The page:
Thursday, July 07, 2011

Delivering real aid results virtually

The Australian Government has released "An Effective Aid Program for Australia: Making a real difference—Delivering real results". This is a response to an "Independent Review of Aid Effectiveness". The review mentioend education five times in its summary and specifically recommend the use of new media:

Public engagement should be improved through a new community grants scheme, embracing new media technologies and promoting development education.

From: Recommendation 38, Independent Review of Aid Effectiveness, 6 July 2011

The government response has education in two of its ten objectives:

3. enabling more children, particularly girls, to attend school for a longer and better education so they have the skills to build their own futures and, in time, escape poverty ...

4. empowering women to participate in the economy, leadership and education because of the critical untapped role of women in supporting development ...

An Effective Aid Program for Australia: Making a real difference—Delivering real results, Australian Government, 6 July 2011

review also recommended "Partnerships with multilateral and non–government organizations" (Recommendation 15). The government response reflects this:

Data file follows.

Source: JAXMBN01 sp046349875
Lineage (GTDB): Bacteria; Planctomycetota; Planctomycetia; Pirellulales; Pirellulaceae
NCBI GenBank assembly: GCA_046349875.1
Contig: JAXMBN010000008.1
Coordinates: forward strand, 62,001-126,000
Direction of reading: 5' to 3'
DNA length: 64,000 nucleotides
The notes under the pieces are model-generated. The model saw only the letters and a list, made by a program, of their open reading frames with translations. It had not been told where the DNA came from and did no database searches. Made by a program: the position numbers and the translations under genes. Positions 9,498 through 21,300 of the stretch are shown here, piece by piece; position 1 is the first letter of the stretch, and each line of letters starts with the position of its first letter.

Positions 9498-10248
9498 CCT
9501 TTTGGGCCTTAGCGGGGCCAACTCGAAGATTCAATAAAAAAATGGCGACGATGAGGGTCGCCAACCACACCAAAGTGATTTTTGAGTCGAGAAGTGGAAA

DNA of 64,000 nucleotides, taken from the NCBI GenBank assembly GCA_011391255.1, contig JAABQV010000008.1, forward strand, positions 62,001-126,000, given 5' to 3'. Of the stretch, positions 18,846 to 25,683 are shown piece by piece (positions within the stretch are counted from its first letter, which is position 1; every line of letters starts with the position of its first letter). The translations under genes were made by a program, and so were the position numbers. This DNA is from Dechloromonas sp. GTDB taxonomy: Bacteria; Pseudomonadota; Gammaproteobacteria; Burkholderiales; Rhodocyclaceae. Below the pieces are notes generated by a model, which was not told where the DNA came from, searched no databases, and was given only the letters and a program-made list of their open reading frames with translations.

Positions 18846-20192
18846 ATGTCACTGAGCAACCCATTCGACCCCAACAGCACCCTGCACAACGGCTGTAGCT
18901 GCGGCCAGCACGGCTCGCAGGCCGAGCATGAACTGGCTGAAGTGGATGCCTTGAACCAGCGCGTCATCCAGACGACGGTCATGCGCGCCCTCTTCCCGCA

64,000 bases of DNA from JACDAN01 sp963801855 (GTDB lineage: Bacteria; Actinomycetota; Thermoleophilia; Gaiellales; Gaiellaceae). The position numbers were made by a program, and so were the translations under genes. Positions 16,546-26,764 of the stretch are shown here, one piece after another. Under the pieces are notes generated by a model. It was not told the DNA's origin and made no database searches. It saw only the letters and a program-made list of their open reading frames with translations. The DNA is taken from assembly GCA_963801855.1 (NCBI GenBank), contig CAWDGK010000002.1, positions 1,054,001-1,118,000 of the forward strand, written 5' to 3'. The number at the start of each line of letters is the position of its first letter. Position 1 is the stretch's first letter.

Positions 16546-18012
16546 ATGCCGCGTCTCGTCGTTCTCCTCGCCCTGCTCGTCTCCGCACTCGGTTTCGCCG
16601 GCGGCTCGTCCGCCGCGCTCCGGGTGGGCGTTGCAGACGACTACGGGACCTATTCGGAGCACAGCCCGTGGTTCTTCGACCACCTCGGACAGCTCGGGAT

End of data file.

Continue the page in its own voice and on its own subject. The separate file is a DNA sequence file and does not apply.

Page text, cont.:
"... We will increase support for multilateral organisations such as the World Bank and the Global Alliance on Vaccines and Immunisations (GAVI), and United Nations development agencies that we assess as being efficient and effective ...

We will also make greater use of multilateral partners, civil society, and Australian non-government organisations to deliver our assistance, particularly in regions where they have a greater capacity to deliver results for poor people than we do ..."

However, the Australian Government does not appear to have taken up the reviews idea of the use of new media technologies. The government appears to be still think that to deliver an aid program they have to send aid workers to the filed and that this infrastructure needs to be replicated for each country involved. Particularly in the case of education, this may not be necessary, nor the most effective way to deliver aid.

Developing nations are bypassing the conventional public sector wired telecommunication networks of developed nations and introducing privately funded wireless networks. These networks can be used for education and for commerce. The Australian Government can use this infrastructure to deliver education and training directly to people in developing nations. Australia is a world leader in e-learning, having developed the Moodle free open source learning management system. Moodle is designed to deliver education in multiple languages and can be used with smart phones and tablet computers. Australian volunteers are working with Moodle on OLPC laptops for remote indigenous schools.

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